Seahawks Roster: Depth Chart Pieces
43. Ty Powell– Still smarting over the poor decision to cut intriguing safety Ronald Martin last year in hopes he would clear waivers (he was immediately scooped up by the Jets), the team wisely took a less risky path with Powell. Though he is likely to find himself on the inactive list on most game days in 2016, Powell could contribute immediately on special teams if needed while being groomed for a future role as a member of the vaunted Seahawk secondary, just as the team did with Deshean Shead.
44. Brock Coyle (41)– What you see is what you get with Coyle. He offers above average special teams play and is the consummate backup middle linebacker. He gets by on will, guile, toughness and grit and needed all of it to fend off Steve Longa and Kache Palacio this year to cement his place on the roster. You’ll always get 100% of what limited ability Coyle has to offer.
45. DeAndre Elliot– Had this player been kept instead of Tharold Simon, I’d be more excited about it. Instead, Elliot’s unlikely path to the roster came at the expense of Tye Smith. Consider it a wash. The Colorado State rookie’s aggressiveness shone through in the preseason and we’ll just have to wait and see whether he can take the forward steps in progression that so many others before him at cornerback have failed to accomplish.
46. Drew Ferris– Ferris is a long snapper and the reason team scouts are team scouts. It’s fun and easy to project Jarran Reed’s skill set and future, but it’s hard to determine which long snappers are possible NFL quality players. I’ll defer to the personnel pros on this one. I have no idea how good or bad Ferris is and if he was pumping gasoline directly across from me I wouldn’t know it. Which is pretty wild if you think about it. Can you imagine being a NFL player and yet not be recognized by anyone, anywhere? Every day of life would be like a Twilight Zone episode. I can’t decide if that would suck or be the coolest thing ever.
47. Garrison Smith– Picked up on waivers after the final cuts, the 6’1” 294lb defensive tackle seems to physically resemble recently waived Jordan Hill. He will provide depth at a position that looks relatively strong at the moment and could find himself on the gameday inactive list more often than not. Smith did impress in the preseason, ranking as profootballfocus’ highest ranked interior lineman, with 15 tackles and two sacks.
48. Tani Tupou– Thanks to a trade nullified by a failed physical for a seventh safety, Tupou was able to cash in a lottery ticket for one spot on the 53-man roster and is now the lone fullback on the team. How long his stay lasts is up for debate, but he’s here now and may even play some in week one versus Miami.
49. Dewey McDonald– The Seahawks traded for McDonald on the cutdown to 53 day because special teams were fairly atrocious in the preseason and this type of trade previously worked out well with Kelcie McCray, who immediately helped in kick/punt coverage and later entrenched himself as a legitimate backup at safety. John Schneider is hoping to catch lightning in a bottle again with a similar move here, as special teams are something McDonald may be able to help shore up quickly in Seattle.
50. Steven Terrell– It feels like Terrell has been around for ten years. I’ve never been awed, impressed or kept awake by anything he has done on the field, but the team can’t seem to find anybody else that can adequately back up Earl Thomas and Terrell at least knows the playbook, I suppose.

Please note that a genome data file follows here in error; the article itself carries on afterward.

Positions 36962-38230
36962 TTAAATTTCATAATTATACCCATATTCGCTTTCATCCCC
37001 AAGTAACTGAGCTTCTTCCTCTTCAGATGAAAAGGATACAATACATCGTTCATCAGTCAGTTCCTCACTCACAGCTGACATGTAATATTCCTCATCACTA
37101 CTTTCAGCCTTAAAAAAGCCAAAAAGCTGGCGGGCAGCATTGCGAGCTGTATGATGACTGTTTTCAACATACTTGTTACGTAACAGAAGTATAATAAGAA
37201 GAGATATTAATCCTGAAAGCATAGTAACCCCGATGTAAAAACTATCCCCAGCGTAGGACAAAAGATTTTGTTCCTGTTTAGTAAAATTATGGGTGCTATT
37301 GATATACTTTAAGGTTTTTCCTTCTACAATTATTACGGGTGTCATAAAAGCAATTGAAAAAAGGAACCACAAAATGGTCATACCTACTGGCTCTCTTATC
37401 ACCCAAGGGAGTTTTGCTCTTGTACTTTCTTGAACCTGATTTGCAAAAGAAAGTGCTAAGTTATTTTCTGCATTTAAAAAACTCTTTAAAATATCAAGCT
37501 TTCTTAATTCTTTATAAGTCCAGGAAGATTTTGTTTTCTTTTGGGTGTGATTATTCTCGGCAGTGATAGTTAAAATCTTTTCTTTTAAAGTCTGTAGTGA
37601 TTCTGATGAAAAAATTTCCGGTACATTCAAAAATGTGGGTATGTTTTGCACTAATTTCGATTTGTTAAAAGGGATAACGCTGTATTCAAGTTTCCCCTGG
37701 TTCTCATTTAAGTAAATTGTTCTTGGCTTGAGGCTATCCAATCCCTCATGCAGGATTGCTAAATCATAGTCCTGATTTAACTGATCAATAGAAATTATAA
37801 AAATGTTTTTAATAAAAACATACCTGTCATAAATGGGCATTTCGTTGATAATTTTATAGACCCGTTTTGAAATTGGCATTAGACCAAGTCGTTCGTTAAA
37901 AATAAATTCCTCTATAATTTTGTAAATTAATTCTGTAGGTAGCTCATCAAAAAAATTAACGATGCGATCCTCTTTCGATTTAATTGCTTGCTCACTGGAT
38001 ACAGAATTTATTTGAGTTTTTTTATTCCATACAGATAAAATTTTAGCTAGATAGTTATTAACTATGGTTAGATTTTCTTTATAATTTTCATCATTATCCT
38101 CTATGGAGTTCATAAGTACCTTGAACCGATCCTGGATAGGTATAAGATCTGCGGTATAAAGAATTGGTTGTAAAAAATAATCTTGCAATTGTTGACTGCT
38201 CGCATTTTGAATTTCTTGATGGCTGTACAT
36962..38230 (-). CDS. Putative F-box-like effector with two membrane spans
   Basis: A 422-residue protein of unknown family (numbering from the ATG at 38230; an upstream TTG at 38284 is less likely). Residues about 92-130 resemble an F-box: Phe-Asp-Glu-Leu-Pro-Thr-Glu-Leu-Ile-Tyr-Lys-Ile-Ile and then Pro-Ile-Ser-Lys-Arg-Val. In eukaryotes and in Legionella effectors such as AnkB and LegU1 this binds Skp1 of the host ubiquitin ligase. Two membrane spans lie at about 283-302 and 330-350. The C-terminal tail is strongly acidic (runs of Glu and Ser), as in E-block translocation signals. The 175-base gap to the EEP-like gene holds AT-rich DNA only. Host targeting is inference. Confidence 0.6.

51. Trevone Boykin– It’s real simple. If Russell Wilson gets hurt significantly, the season is over. Boykin, the UDFA from a spread offense, needs AT LEAST a full year in the Seahawks system to do nothing but learn, retain and regurgitate information in a pro huddle- never mind refine his throwing mechanics, which tend to get lazy at times. He’ll be much more of a legitimate backup QB option for Wilson in year two and beyond if he continues to put in the required work, but it is curtains for this team if he sees the field for a substantial length of time in 2016.
52. George Fant– Tom Cable just isn’t happy unless he has at least one lineman on his roster that has no idea how to play football in the trenches. Is this some sort of loophole resulting in job security that he has created whereby Cable convinces his bosses that only he can turn an impossible project into a serviceable player over the course of four years? Why do we keep falling for this farce? There have been too many of these kooky experiments and not nearly enough of them have panned out to warrant fleshing out these silly trials on the active roster. The offensive linemen that look the best on this team are the guys that PLAYED OFFENSIVE LINE IN COLLEGE. Outside the box thinking is great but when it consistently falls flat, get back in the box.
Having said all that, Fant seems willing to learn, capable of applying what is being taught to him and is of course a massively athletic ball of clay. He’ll need at least a year of technique and muscle memory work to even get to a place where his play can even be fairly evaluated. That’s what the practice squad is for, but evidently the team was afraid someone else would claim Fant before they could stash him away.
53. Alex Collins– I just don’t understand what everyone else claims to see in Collins. Others describe a quick-footed, early-down bruiser with surprisingly good hands in the mold of Marshawn Lynch. I see an indecisive, painfully slow running back coupled with below average vision that struggles to press the line in the ZBS and is unable to see, get and shoot through quickly-closing holes. As Tom Cable once described Robert Turbin’s feet and running style (actually, Turbin’s a much better comp for Collins’ talents than Lynch), Collins is “stomping snakes” out there. It’s not a compliment.